The 'fully on board with Net Zero' thing is just a little bit terrifying to me as well. You don't have to look far to find explanations of the impossibility of digging up everything needed to go net zero in the short amount of time allowed, let alone how much impact it'd have on the climate even if we achieved that feat.

Eamon Sloan said...

Years ago the National Party was lauded for not allowing issues to get out of hand and for dealing with those issues behind closed doors. Also for being adept at managing the entire media machine. Now the “managers” are being managed by the media machine. The press secretaries, cogs in the same machine, are made up partly of ex-journalists and ex-marketing types.

The Wikipedia page paints for me a confusing picture of Maureen Pugh. She was an “almost” MP (list) a couple of times. Her political background was originally with the Westland District Council. My guess is that National maybe wants rid of her. For reasons I suppose best known to the secretive National Party operatives. But, what better way to dispose of a list MP than through a public flogging and humiliation then giving that MP a ranking way down the list. Somehow I hope I am wrong.

Postscript: Pardon me for thinking out loud, is Luxon a closet misogynist?

Steve said...

Great article Karl.

I suspect the insufferable Rob Muldoon is turning in his grave watching TeReo Luxon turning the National Party into a bunch of trembling PC wokesters.

No doubt he will be thinking: “If Luxon defected to Labour then he’d be lifting the IQ of both parties……”

Spiro Zavos said...

While it is true that most political reporters/commentators in the 1970s when Robert Muldoon was in his heyday were as terrified of him as mice being stalked by a cat, there were a number of reporters/commentators who were not intimidated.

Off the top of my head I can name Bill Reeves, Warwick Roger, Tom Scott, Brian Edwards, Geoff Walker, Chris Wheeler publisher of COCK

I would put myself in this category. My biography of Muldoon, 'The Real Muldoon,' reduced him to such a rage that he conducted the equivalent of a jihad against me and my publishers for more than a month in his Rob's Mob column in The Truth.

My belief is that the reporters/commentators were far tougher on politicians of all stripes in the 1970s than the biased, uninformed 'useful idiots' who pose as reporters/commentators in the New Zealand media these days.

I agree with you about Luxon.

To paraphrase Dryden, Luxon seems to be willing to wound his own party members but unwilling to strike against one of the worst governments New Zealanders have had to endure.

As the cliche goes, he could be snatching defeat out of the jaws of a certain victory.

Karl du Fresne said...

Thanks Spiro. To your list I would add the name of Simon Walker. TV interviewers were among the first to stand up to Muldoon. By the late 70s/early 80s he was viewed with slightly less trepidation. Richard Long and Rick Neville of the Dominion refused to be intimidated by him and were backed to the hilt by their editor, Geoff Baylis, who came from Britain and I think was astonished to find that NZ journalists were frightened of politicians rather than the other way around.

Trev1 said...

When, one day, we are free again I think it would be appropriate for the "journalists " who took the government's bribe during a difficult time in our history and who in particular smeared their fellow Kiwis at the behest of the authorities, to be ostracized as the collaborators they are.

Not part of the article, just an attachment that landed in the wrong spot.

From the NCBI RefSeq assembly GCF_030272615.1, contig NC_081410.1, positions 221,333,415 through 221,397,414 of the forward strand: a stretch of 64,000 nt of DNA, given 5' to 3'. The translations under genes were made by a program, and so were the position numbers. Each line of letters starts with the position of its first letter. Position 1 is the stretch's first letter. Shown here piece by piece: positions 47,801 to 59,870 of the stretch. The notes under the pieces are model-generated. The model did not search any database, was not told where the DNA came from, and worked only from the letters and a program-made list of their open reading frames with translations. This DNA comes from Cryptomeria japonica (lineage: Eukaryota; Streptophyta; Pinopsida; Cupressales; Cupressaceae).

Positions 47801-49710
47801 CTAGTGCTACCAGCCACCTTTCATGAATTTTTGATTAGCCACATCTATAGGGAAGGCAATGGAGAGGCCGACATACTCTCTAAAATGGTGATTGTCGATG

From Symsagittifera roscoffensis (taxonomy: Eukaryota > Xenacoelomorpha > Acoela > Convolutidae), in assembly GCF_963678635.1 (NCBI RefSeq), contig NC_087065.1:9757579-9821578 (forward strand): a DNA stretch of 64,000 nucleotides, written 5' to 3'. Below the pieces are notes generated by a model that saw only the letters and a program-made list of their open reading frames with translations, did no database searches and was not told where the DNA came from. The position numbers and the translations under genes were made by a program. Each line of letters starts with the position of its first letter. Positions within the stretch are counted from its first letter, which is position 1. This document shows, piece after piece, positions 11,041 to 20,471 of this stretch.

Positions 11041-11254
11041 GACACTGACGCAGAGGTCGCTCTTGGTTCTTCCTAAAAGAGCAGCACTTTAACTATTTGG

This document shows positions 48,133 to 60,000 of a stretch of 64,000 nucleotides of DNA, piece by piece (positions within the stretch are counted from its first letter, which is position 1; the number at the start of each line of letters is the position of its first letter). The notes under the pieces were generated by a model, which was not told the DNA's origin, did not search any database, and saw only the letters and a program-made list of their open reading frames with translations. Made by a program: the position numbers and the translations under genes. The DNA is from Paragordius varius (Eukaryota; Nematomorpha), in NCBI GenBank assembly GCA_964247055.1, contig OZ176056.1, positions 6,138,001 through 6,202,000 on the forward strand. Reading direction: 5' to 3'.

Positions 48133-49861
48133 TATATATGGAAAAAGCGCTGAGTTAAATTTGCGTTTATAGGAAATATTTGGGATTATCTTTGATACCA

David Lupton said...

Yes let's all pile on Luxon and complete the job for the MSM. Thats just what they want. Luxon was brought in to fix a National caucus that was fragmented and pulling in all different directions. He has by and large succeeded. If he had, as you suggest, said that National is a broad church with a range of views, he would have opened the way for headlines about how we can't trust National, we don't know what they stand for. Especially on climate change where a concerted effort by MSM, Google and others to characterize the scientific method as denial, means even quite intelligent people seem to have bought into the narrative, it's important to get elected first. Then you can afford to have a broad church. Yes he mishandled it. No I am not going to change my vote as a consequence.

Simon Arnold said...

I'd just add a number of cartoonists to those who took something of a delight in Rob Muldoon, including Bob Brockie who added to Cock's contribution and that of Salient in my time involved, although more in the Holyoake/Kirk eras.

Good political cartooning seems to be a lost art in the MSM, or perhaps our national sense of humour has moved on, leaving me as an anachronistic embarrassment to those who follow.

pdm said...

Simon Arnold - Garrick Tremain seems to stand alone as a cartoonist these days.

Eamon Sloan - if things re Maureen Pugh in National are as you suggest why was she promoted to Junior Whip by Luxon?

Doug Longmire said...

Excellent article Karl. you have summed it up very clearly.
Odysseus and pdm's comments are right on the mark.

Luxon is the loser here, in a big way. Lost my vote.

Maureen Pugh did NOT "deny" climate change - she simply did what any intelligent person would do, which is to require credible proof or evidence of human caused climate change. Considering the multiple occasions that the IPCC's predictions have been wrong, this is a reasonable point of view.

And P.S. Mr Luxon - Maureen is not a "climate denier" That term is an insult.

Chuck Bird said...